Technology might actually have a negative effect on student learning. Or, more specifically, using technology in the classroom isn’t a guarantee that students will become better readers or develop stronger math skills, or go on to graduate. Brookings looked closely at achievement data and concluded what many educators have already understood:
Teachers matter. High quality instruction matters. Technology tools help, but only as supplements to support and enhance instruction.
One method that’s become popular these days is blended learning. There are many approaches to teaching and learning, but the blended learning model makes a lot of sense for students in 21st Century schools. With blended learning, students receive face-to-face instruction from their teacher(s), which is then supplemented by some type of technology-based or online learning. This approach is sometimes referred to as hybrid learning, but the two really are not necessarily the same. Sometimes, hybrid learning represents a mixture of on-site instruction and field-based experiences and could even be part of an apprenticeship model. Technology certainly plays an integral role within a hybrid model when students complete on-site simulations such as in a healthcare field experience, or gain practice working on a computerized numerical controlled (CNC) machine as part of an apprenticeship.
Using Blended Learning in School
Sometimes using labels as personalized learning, blended learning, hybrid learning, and others, elementary school officials are starting to rely heavily on technology to boost students’ learning. When used as a supplement or an extension to teacher instruction, it can be an effective tool. Parents report their students are more eager to attend school and they seem more excited about learning. This increases daily attendance rates which in many states, supports the funding schools receive each year.
High schools and universities have also been experimenting with infusing technology into instruction for several reasons. For example, technology can be a great way for small or rural schools to provide their students with a teacher who has expertise in a foreign language or some other specialty that would otherwise be unavailable to them. Likewise, advanced learners often benefit from taking online courses for college credit while still in high school.
However, the adoption of blended learning is sometimes driven by economics—with an eye on the bottom line, administrators have figured out that it’s possible to increase teaching loads when inverting the ratio between on-site and web-based instruction, thereby saving the institution considerable money in the short term. A typical classroom can hold approximately 25-30 students, but an online classroom could theoretically hold an unlimited number. In a school that’s operating on a razor-thin budget, an administrator could easily determine that it costs less to hire one teacher as opposed to three or four and temporarily choose to place ethical practice on a shelf. It doesn’t take long, however, for the impact of those poor choices to be realized and the practice is quickly abandoned.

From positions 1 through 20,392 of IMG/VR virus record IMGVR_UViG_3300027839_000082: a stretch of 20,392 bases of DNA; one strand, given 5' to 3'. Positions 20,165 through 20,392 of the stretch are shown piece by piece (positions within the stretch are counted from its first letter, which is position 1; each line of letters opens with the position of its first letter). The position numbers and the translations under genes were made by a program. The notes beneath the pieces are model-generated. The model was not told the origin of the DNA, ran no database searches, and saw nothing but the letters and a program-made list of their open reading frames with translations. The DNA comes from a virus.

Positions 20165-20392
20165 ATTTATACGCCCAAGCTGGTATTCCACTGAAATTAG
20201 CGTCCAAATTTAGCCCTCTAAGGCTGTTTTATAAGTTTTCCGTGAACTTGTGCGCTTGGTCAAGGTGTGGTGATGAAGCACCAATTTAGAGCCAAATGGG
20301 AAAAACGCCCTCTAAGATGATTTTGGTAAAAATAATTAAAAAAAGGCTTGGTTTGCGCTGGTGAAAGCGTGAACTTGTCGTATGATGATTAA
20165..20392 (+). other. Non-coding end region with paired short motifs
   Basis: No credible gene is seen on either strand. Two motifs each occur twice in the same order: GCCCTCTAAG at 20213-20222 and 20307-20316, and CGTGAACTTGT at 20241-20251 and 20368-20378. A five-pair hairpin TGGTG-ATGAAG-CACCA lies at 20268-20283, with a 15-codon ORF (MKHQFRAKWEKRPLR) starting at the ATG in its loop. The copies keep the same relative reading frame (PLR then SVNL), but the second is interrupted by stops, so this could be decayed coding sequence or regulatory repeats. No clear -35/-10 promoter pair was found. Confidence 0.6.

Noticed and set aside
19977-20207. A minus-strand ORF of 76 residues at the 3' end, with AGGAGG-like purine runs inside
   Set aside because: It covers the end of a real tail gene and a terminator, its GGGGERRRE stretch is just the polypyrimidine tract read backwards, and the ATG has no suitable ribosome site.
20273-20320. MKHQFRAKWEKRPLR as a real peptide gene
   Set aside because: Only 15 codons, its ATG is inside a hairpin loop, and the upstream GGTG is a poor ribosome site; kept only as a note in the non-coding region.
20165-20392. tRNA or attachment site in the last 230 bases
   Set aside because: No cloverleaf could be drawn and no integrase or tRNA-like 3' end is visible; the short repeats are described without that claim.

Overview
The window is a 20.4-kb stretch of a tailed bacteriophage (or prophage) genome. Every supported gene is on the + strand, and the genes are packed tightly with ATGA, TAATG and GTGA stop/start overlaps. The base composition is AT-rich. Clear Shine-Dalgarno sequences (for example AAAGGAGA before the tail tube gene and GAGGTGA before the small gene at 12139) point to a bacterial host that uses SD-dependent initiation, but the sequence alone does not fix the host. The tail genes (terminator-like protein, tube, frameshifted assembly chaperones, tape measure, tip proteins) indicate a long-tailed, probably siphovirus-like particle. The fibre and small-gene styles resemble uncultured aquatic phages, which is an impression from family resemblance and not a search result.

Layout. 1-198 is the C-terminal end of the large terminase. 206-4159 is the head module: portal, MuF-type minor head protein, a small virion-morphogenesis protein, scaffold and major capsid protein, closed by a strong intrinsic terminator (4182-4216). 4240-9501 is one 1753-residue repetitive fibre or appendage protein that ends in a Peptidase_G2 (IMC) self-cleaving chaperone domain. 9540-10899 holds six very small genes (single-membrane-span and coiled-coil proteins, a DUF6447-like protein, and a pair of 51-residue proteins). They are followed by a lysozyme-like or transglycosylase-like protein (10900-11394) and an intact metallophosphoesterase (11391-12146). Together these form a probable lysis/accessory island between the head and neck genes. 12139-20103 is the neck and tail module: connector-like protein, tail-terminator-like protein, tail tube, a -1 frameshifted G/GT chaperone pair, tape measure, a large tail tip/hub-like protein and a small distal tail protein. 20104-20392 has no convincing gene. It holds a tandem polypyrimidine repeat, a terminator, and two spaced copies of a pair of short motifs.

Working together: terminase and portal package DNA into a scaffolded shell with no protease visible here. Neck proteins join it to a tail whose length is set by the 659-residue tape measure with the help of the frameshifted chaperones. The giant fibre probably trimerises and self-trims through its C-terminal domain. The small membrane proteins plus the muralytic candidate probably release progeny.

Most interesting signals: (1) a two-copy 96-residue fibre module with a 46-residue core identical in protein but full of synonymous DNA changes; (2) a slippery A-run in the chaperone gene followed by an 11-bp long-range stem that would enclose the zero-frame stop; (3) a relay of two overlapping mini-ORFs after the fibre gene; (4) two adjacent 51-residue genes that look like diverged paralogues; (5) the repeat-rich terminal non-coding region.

Setting the Stage for an Effective Blended Learning Experience
Front-Load a Successful Outcome: Designing effective blended learning experiences that involve online instruction require up-front work. It’s relatively quick and easy to build an online course but it’s essential to create one that will provide a substantive, meaningful learning experience for students. This means that special attention must be given to curriculum development, instructional methods, assessment design, user-friendly learning platforms, and of course, faculty training. Powerful online teaching and learning doesn’t just happen by itself, which is why many institutions have elected to partner with Quality Matters, a non-profit quality assurance organization that guides schools in their web-based instruction development.
Professional Development is Essential: Effective instruction doesn’t just happen. Teachers must be properly trained in using technology effectively within the blended learning model, and due to the nature of constant change within the field this training must be ongoing. Schools of education must prepare future elementary and secondary teachers to use current technology as instructional tools, and then once in service, school districts must take on the responsibility of providing high-quality professional development, peer coaching, and mentoring to ensure that technology tools are being used effectively. Likewise, while their faculty members hold advanced degrees and are experts within their fields, colleges and universities must also provide high-quality professional development to support excellence in teaching and learning.
As evidenced by the data, Brookings concluded:
It’s not what technology you use; it’s how you use it that matters.
In other words, simply having technology in a classroom does not guarantee that students will learn. Cutting-edge technology tools in and of themselves just aren’t enough to drive achievement. However, when used to supplement high-quality direct instruction, the use of web-based applications and courses can be effective for many students.
Dr. Roberta Ross-Fisher is a national leader in quality assurance, educator preparation, and empowerment-based learning. She supports educational institutions and non-profit agencies in areas such as accreditation, competency-based education, and teacher/school leader prep programs design. Roberta also writes about academic excellence and can be contacted for consultations, webinars, and on-site workshops through her site (www.robertarossfisher.com).